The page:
Metformin in Chemotherapy-naive Castration-resistant Prostate Cancer: A Multicenter Phase 2 Trial (SAKK 08/09)
Rothermundt C1, Hayoz S2, Templeton AJ3, Winterhalder R4, Strebel RT5, Bärtschi D2, Pollak M6, Lui L6, Endt K7, Schiess R7, Rüschoff JH8, Cathomas R5, Gillessen S9. Eur Urol. 2014 Jan 4. pii: S0302-2838(13)01482-6. doi: 10.1016/j.eururo.2013.12.057. [Epub ahead of print]

Author information

1Cantonal Hospital St. Gallen, St. Gallen, Switzerland. Electronic address: 2SAKK Coordinating Center Bern, Bern, Switzerland. 3Cantonal Hospital St. Gallen, St. Gallen, Switzerland; SAKK Coordinating Center Bern, Bern, Switzerland. 4Cantonal Hospital Lucerne, Lucerne, Switzerland. 5Cantonal Hospital Chur, Chur, Switzerland. 6Lady Davis Institute for Medical Research Jewish General Hospital Montréal, Montréal, Canada. 7ProteoMediX, Schlieren, Switzerland. 8Institute of Surgical Pathology University Hospital Zurich, Zurich, Switzerland. 9Cantonal Hospital St. Gallen, St. Gallen, Switzerland.


BACKGROUND: There is evidence linking metformin to improved prostate cancer (PCa)-related outcomes.

OBJECTIVE: To evaluate treatment with metformin in patients with castration-resistant PCa (CRPC) and the effect of the treatment on progression-free survival (PFS) and PSA doubling time (PSA DT).

DESIGN, SETTING, AND PARTICIPANTS: Forty-four men with progressive metastatic CRPC from 10 Swiss centers were included in this single-arm phase 2 trial between December 2010 and December 2011.

INTERVENTION: Patients received metformin 1000mg twice daily until disease progression.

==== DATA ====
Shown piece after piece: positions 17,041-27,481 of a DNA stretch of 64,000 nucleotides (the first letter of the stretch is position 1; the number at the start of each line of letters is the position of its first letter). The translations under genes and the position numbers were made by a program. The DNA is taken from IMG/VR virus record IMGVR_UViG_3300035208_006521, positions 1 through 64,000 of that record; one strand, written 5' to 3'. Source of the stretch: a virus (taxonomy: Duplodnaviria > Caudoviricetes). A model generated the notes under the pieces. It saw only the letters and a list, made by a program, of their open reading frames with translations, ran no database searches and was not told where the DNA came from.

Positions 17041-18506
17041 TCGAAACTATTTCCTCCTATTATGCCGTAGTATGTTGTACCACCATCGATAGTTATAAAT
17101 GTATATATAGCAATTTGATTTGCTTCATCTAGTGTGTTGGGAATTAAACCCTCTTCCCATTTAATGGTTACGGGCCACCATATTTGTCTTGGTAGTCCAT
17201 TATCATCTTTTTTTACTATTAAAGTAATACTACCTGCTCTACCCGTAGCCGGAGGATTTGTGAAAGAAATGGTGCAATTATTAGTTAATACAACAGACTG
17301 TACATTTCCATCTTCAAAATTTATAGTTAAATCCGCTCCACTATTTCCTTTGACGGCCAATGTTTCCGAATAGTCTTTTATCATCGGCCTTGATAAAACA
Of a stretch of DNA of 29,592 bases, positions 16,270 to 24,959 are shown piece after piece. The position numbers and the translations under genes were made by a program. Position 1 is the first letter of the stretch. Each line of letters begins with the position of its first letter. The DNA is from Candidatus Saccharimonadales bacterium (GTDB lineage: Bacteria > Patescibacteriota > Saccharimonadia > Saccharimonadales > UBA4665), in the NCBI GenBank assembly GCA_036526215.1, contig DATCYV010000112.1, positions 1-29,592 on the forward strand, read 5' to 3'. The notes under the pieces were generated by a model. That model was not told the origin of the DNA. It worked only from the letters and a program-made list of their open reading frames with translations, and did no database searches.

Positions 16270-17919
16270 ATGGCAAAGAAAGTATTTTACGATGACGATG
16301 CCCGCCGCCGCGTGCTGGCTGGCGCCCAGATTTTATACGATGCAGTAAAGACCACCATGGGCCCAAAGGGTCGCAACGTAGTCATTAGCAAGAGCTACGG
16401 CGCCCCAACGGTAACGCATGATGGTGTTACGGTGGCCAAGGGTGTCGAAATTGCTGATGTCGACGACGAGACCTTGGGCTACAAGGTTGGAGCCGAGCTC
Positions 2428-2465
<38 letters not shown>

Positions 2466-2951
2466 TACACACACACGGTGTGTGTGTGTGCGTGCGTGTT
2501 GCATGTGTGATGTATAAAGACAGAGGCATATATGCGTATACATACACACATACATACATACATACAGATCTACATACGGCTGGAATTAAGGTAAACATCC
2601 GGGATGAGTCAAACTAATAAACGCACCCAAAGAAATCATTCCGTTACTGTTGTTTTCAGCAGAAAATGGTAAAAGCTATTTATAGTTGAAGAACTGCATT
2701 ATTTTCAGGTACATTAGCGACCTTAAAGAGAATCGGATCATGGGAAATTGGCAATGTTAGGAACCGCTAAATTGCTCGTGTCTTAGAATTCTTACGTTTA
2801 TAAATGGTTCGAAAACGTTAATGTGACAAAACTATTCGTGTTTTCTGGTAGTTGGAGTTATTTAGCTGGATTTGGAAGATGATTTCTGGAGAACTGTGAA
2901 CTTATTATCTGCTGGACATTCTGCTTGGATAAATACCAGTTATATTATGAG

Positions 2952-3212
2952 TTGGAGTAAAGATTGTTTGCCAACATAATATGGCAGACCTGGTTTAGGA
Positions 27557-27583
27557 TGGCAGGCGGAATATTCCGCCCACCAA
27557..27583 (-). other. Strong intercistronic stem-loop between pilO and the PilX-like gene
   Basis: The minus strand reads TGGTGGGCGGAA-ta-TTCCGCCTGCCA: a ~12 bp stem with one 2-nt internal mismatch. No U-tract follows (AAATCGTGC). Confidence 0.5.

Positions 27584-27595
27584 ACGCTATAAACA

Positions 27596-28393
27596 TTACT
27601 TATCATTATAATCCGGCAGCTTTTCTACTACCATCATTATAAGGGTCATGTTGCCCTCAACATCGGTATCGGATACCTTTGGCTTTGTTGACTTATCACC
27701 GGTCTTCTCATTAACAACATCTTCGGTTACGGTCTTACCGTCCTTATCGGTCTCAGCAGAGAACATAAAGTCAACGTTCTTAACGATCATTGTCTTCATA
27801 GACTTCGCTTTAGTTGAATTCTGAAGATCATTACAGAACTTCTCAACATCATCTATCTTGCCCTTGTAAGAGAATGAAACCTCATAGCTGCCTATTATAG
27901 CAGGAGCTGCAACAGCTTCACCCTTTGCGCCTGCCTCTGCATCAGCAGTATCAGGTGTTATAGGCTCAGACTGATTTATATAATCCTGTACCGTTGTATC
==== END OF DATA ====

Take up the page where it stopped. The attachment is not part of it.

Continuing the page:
OUTCOME MEASUREMENTS AND STATISTICAL ANALYSIS: The primary end point was the absence of disease progression at 12 wk. Simon two-stage optimal design was applied. With a 5% significance level and 90% power, 44 patients were required to test PFS at 12 wk ≤15% (H0) compared with ≥35% (H1).

RESULTS AND LIMITATIONS: Thirty-six percent of patients were progression-free at 12 wk, 9.1% were progression-free at 24 wk, and in two patients a confirmed ≥50% prostate-specific antigen (PSA) decline was demonstrated. In 23 patients (52.3%) we observed a prolongation of PSA DT after starting metformin. The homeostatic model assessment index fell by 26% from baseline to 12 wk, indicating an improvement in insulin sensitivity. There was a significant change in insulin-like growth factor-1 and insulin-like growth factor binding protein 3 from baseline to 12 wk. Sample size and lack of a control arm are the limitations of this trial; analyses are therefore exploratory.

CONCLUSIONS: Treatment with metformin is safe in nondiabetic patients, and it yields objective PSA responses and may induce disease stabilization. The activity of metformin in PCa, along with its low cost, favorable toxicity profile, and positive effect on metabolic parameters, suggests that further investigation of metformin as therapy for patients with PCa is of interest.

PATIENT SUMMARY: In this trial we assessed the use of the diabetes mellitus drug metformin in patients with advanced prostate cancer. We found disease stabilization and prolongation of prostate-specific antigen doubling time in some patients as well as effects on metabolic parameters.

TRIAL REGISTRATION: This study is registered with with the identifier NCT01243385.

PREVIOUS PRESENTATION: The study was presented at ESMO 2012 (abstract 1460).